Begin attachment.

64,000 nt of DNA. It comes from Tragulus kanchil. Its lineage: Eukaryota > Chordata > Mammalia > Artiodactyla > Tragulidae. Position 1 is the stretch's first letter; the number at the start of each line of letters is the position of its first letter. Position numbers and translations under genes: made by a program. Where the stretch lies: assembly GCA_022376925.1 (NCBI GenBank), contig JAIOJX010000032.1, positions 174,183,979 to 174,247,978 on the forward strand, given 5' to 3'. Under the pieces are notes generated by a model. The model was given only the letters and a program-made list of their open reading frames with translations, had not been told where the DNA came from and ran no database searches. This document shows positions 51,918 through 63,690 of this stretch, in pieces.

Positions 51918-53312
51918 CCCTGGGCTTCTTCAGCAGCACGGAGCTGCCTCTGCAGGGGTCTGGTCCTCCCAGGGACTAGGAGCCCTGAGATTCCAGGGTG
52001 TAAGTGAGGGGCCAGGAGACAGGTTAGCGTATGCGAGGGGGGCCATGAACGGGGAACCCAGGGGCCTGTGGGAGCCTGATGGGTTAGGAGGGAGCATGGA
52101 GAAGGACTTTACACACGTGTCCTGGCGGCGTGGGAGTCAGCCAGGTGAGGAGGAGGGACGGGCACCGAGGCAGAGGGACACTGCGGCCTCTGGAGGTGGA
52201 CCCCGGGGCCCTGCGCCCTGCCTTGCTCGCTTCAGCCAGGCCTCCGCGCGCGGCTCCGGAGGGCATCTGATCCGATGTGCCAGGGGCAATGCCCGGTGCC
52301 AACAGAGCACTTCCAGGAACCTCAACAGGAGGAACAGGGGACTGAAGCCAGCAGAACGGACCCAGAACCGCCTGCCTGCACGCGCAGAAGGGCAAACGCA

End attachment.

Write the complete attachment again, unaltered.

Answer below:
64,000 nt of DNA. It comes from Tragulus kanchil. Its lineage: Eukaryota > Chordata > Mammalia > Artiodactyla > Tragulidae. Position 1 is the stretch's first letter; the number at the start of each line of letters is the position of its first letter. Position numbers and translations under genes: made by a program. Where the stretch lies: assembly GCA_022376925.1 (NCBI GenBank), contig JAIOJX010000032.1, positions 174,183,979 to 174,247,978 on the forward strand, given 5' to 3'. Under the pieces are notes generated by a model. The model was given only the letters and a program-made list of their open reading frames with translations, had not been told where the DNA came from and ran no database searches. This document shows positions 51,918 through 63,690 of this stretch, in pieces.

Positions 51918-53312
51918 CCCTGGGCTTCTTCAGCAGCACGGAGCTGCCTCTGCAGGGGTCTGGTCCTCCCAGGGACTAGGAGCCCTGAGATTCCAGGGTG
52001 TAAGTGAGGGGCCAGGAGACAGGTTAGCGTATGCGAGGGGGGCCATGAACGGGGAACCCAGGGGCCTGTGGGAGCCTGATGGGTTAGGAGGGAGCATGGA
52101 GAAGGACTTTACACACGTGTCCTGGCGGCGTGGGAGTCAGCCAGGTGAGGAGGAGGGACGGGCACCGAGGCAGAGGGACACTGCGGCCTCTGGAGGTGGA
52201 CCCCGGGGCCCTGCGCCCTGCCTTGCTCGCTTCAGCCAGGCCTCCGCGCGCGGCTCCGGAGGGCATCTGATCCGATGTGCCAGGGGCAATGCCCGGTGCC
52301 AACAGAGCACTTCCAGGAACCTCAACAGGAGGAACAGGGGACTGAAGCCAGCAGAACGGACCCAGAACCGCCTGCCTGCACGCGCAGAAGGGCAAACGCA